Saint Patrick Escaped
After six years as a slave, an angel appeared to Saint Patrick and told him that he should escape. Saint Patrick ran from his abusive master and traveled two hundred miles to Westport. He found a ship that was ready to sail and was allowed onboard. When he arrived back home in Britain, he devoted himself to God and his spiritual ministry. He studied with St. Germain and was ordained a priest.
Saint Patrick Missionary
Saint Patrick was sent to Britain to bring Christianity to the pagan Pelagius and to fight against heresy. The entire time he was converting the British pagans, his heart was thinking about Ireland.
Saint Patrick Returned to Erin
In 433 A.D., Saint Patrick returned to Ireland to begin his mission. He was met by hostile Druids at Wicklow Head. Saint Patrick looked for a friendlier region. As he traveled through Ireland, monasteries were founded in his name and miracles were credited to him. When his old slave master heard of the approach of Saint Patrick, he burned his mansion and threw himself into the fire. He could not bear the thought of being overruled by a former slave.
Saint Patrick eventually banished paganism from Ireland. He wrote a beautiful prayer called St. Patrick’s Breast Plate to celebrate his victory over Paganism.
Saint Patrick in Munster
Saint Patrick brought Christianity to Ulster and moved on to Munster. He baptized the King of Munster and his son, Prince Aengus. The people of Munster heard tales about the miracles of Saint Patrick and welcomed him with open arms.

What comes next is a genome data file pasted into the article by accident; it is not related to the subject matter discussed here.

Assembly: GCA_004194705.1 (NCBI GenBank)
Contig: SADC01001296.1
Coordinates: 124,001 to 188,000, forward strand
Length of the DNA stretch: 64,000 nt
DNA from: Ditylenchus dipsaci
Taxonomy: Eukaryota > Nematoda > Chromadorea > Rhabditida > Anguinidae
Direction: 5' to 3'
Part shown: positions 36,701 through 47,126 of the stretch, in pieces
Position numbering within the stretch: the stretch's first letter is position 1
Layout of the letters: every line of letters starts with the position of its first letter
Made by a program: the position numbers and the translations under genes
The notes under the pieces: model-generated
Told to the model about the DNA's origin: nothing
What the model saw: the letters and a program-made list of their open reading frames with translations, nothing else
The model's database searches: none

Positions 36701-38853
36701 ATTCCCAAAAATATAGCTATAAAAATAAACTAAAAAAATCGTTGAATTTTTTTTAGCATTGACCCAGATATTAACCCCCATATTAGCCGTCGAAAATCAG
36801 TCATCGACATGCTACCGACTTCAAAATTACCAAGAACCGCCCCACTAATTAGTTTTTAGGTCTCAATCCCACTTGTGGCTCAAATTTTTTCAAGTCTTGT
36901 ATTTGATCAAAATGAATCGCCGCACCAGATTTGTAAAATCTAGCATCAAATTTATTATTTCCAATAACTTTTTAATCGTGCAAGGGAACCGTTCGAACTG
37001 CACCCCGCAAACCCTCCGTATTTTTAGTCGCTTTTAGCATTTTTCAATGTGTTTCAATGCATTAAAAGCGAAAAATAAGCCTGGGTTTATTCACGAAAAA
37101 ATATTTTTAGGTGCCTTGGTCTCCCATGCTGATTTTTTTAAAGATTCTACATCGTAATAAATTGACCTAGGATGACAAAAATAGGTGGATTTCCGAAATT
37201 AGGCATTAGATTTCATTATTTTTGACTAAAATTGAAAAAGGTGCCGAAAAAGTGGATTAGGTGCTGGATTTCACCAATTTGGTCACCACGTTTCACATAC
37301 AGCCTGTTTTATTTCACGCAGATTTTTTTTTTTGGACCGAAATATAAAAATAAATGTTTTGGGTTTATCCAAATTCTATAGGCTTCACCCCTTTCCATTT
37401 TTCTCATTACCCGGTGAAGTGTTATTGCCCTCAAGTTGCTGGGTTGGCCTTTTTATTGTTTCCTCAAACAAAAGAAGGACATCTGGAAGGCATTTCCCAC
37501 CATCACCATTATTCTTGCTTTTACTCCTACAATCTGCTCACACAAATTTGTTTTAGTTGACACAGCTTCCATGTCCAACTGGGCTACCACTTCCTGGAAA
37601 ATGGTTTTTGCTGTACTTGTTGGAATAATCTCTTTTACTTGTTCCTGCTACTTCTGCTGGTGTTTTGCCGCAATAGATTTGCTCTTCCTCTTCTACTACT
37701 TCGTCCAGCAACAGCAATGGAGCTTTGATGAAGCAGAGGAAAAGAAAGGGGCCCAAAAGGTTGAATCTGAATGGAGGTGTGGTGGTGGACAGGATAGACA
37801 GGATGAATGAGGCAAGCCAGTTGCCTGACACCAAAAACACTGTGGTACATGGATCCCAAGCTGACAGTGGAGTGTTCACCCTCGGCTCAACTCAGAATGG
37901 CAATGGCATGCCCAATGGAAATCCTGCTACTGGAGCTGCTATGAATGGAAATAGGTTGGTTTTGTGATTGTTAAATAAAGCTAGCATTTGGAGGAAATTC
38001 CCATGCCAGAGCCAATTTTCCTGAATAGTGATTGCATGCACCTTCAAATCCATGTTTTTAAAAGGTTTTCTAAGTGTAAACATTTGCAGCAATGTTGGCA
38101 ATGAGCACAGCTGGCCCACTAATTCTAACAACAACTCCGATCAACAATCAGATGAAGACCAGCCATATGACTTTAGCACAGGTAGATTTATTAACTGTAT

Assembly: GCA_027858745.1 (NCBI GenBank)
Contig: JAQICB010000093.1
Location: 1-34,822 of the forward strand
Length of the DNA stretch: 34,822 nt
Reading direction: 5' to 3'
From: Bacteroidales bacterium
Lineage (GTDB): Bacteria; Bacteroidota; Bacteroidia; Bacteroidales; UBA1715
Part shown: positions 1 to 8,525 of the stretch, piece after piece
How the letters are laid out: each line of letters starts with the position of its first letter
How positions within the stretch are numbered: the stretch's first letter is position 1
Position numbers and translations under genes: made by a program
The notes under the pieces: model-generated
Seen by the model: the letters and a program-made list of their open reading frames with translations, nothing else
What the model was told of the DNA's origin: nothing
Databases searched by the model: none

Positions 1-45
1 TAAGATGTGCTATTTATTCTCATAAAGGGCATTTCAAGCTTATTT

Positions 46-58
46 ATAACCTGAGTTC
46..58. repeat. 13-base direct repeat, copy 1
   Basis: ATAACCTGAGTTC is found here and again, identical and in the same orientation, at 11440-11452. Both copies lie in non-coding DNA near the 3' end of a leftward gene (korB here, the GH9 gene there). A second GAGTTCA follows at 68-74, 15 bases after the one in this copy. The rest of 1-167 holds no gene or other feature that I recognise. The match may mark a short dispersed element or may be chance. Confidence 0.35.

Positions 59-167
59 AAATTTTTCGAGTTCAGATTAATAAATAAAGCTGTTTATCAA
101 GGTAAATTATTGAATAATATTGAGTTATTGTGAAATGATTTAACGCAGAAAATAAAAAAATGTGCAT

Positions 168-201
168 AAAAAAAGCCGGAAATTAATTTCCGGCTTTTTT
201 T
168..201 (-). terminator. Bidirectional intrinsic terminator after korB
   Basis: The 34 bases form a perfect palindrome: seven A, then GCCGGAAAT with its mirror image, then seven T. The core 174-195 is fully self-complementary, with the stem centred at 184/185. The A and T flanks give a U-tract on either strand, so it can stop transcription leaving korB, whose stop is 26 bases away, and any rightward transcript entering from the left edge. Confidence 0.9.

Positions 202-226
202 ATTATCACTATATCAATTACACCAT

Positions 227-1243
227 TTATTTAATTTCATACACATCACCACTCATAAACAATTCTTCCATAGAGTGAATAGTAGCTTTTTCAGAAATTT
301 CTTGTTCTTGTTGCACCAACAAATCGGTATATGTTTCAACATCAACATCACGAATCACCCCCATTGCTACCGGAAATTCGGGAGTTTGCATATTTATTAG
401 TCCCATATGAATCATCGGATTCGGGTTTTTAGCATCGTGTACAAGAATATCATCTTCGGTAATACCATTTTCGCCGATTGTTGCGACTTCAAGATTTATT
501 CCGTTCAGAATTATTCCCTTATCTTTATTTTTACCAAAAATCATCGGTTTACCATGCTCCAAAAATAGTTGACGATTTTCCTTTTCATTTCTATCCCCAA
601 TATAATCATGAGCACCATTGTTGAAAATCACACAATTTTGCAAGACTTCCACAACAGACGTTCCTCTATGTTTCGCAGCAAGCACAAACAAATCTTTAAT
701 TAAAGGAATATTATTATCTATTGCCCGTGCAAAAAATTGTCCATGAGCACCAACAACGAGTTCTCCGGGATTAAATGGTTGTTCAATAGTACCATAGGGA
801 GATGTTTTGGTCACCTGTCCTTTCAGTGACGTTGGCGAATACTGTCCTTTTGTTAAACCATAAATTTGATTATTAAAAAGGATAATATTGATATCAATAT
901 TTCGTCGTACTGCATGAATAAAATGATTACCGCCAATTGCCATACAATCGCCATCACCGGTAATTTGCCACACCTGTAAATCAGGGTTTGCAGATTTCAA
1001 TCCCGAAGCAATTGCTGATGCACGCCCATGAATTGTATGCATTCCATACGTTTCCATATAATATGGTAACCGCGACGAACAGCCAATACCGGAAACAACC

Saint Patrick founded many cells and churches during his seven years in Munster. When it came time for him to leave Munster, he wrote a special blessing for his faithful followers. It is said he gave the blessing from the hills of Tipperary as a farewell.
Saint Patrick Blessing
A blessing on the Munster people —
Men, youths, and women;
A blessing on the land
That yields them fruit.
A blessing on every treasure
That shall be produced on their plains,
Without any one being in want of help,
God's blessing be on Munster.
A blessing on their peaks,
On their bare flagstones,
A blessing on their glens,
A blessing on their ridges.
Like the sand of the sea under ships,
Be the number in their hearths;
On slopes, on plains,
On mountains, on hills, a blessing.